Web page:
In the absence of a relationship between the parties giving rise to the right of control, one person is under no legal duty to control the conduct of another, even if there exists the practical ability to do so.
Houston Moos consumed alcohol at a party hosted by the Graffs and Hausmons, and allegedly left in his vehicle in an intoxicated condition. En route from the party, Moos collided with a motorcycle, injuring Brett Beard. Beard sued both Moos and his hosts for his injuries. The trial court ultimately dismissed Beard's claims against the hosts for failure to state a cause of action. An en banc divided court of appeals reversed the trial court's judgment and remanded the case, holding for the first time in Texas jurisprudence that social hosts may be liable to third parties for the acts of their intoxicated adult guests. Under the court of appeals' standard, a social host violates a legal duty to third parties when the host makes an alcoholic beverage available to an adult guest who the host knows is intoxicated and will be driving. In practical effect, this duty is twofold. The first aspect of the host's duty is to prevent guests who will be driving from becoming intoxicated. If the host fails to do so, however, a second aspect of the duty comes into play -- the host must prevent the intoxicated guest from driving.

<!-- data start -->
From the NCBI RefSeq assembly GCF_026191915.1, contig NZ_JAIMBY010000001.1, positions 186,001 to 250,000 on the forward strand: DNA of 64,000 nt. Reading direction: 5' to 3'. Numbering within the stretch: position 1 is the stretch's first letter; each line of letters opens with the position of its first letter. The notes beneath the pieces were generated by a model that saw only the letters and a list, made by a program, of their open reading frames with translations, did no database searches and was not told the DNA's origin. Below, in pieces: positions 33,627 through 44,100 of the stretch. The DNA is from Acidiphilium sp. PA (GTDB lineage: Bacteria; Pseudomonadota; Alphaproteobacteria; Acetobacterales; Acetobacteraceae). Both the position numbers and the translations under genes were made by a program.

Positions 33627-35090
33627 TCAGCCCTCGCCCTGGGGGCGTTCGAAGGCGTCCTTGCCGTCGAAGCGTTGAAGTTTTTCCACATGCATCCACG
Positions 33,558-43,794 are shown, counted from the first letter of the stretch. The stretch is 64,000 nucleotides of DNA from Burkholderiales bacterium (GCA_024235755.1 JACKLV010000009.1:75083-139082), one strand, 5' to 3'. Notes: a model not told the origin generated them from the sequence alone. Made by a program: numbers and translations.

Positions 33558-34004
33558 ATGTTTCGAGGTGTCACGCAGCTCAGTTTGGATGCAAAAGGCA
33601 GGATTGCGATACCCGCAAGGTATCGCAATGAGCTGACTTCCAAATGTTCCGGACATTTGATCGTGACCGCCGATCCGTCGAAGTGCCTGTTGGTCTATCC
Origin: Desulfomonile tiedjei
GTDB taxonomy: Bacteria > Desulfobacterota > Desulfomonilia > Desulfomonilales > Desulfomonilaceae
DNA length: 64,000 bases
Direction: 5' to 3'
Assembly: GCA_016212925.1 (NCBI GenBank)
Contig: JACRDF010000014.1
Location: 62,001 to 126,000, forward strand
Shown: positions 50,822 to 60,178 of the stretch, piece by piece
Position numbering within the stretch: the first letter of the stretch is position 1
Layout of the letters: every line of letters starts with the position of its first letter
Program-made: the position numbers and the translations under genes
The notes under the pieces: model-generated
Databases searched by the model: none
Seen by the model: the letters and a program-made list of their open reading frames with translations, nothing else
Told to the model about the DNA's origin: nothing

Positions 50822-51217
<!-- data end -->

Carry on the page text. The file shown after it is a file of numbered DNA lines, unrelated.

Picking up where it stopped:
Does a host acquire liability for any misconduct or negligence of an intoxicated guest?
Ideally, guests will drink responsibly, and hosts will monitor their social functions to reduce the likelihood of intoxication. Once a guest becomes impaired by alcohol to the point at which he becomes a threat to himself and others, we would hope that the host can persuade the guest to take public transportation, stay on the premises, or be transported home by an unimpaired driver. But we know that too often reality conflicts with ideal behavior. And, given the ultimate power of guests to control their own alcohol consumption and the absence of any legal right of the host to control the guest, we find the arguments for shifting legal responsibility from the guest to the host, who merely makes alcohol available at social gatherings, unconvincing. As the common law has long recognized, the imbiber maintains the ultimate power and thus the obligation to control his own behavior: to decide to drink or not to drink, to drive or not to drive. We therefore conclude that the common law's focus should remain on the drinker as the person primarily responsible for his own behavior and best able to avoid the foreseeable risks of that behavior.